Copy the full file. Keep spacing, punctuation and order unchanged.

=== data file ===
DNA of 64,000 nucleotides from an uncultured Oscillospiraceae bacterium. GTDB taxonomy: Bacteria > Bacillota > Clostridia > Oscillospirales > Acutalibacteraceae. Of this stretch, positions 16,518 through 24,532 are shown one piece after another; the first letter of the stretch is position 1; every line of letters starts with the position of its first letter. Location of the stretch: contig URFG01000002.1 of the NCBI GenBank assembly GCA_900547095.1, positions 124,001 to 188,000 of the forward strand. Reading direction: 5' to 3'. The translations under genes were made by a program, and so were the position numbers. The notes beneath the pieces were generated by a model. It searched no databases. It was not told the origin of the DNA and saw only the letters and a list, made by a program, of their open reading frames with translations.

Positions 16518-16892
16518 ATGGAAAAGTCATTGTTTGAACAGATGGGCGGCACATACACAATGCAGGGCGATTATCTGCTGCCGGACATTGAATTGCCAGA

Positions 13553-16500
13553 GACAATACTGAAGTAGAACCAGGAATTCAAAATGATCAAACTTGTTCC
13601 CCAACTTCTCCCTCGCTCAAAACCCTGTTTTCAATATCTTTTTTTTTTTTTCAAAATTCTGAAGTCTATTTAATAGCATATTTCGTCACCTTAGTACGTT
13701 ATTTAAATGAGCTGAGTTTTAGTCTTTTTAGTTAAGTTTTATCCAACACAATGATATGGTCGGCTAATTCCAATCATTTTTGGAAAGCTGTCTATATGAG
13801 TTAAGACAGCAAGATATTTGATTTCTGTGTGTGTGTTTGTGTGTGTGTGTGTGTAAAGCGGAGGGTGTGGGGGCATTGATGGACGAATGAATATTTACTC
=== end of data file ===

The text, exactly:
DNA of 64,000 nucleotides from an uncultured Oscillospiraceae bacterium. GTDB taxonomy: Bacteria > Bacillota > Clostridia > Oscillospirales > Acutalibacteraceae. Of this stretch, positions 16,518 through 24,532 are shown one piece after another; the first letter of the stretch is position 1; every line of letters starts with the position of its first letter. Location of the stretch: contig URFG01000002.1 of the NCBI GenBank assembly GCA_900547095.1, positions 124,001 to 188,000 of the forward strand. Reading direction: 5' to 3'. The translations under genes were made by a program, and so were the position numbers. The notes beneath the pieces were generated by a model. It searched no databases. It was not told the origin of the DNA and saw only the letters and a list, made by a program, of their open reading frames with translations.

Positions 16518-16892
16518 ATGGAAAAGTCATTGTTTGAACAGATGGGCGGCACATACACAATGCAGGGCGATTATCTGCTGCCGGACATTGAATTGCCAGA

Positions 13553-16500
13553 GACAATACTGAAGTAGAACCAGGAATTCAAAATGATCAAACTTGTTCC
13601 CCAACTTCTCCCTCGCTCAAAACCCTGTTTTCAATATCTTTTTTTTTTTTTCAAAATTCTGAAGTCTATTTAATAGCATATTTCGTCACCTTAGTACGTT
13701 ATTTAAATGAGCTGAGTTTTAGTCTTTTTAGTTAAGTTTTATCCAACACAATGATATGGTCGGCTAATTCCAATCATTTTTGGAAAGCTGTCTATATGAG
13801 TTAAGACAGCAAGATATTTGATTTCTGTGTGTGTGTTTGTGTGTGTGTGTGTGTAAAGCGGAGGGTGTGGGGGCATTGATGGACGAATGAATATTTACTC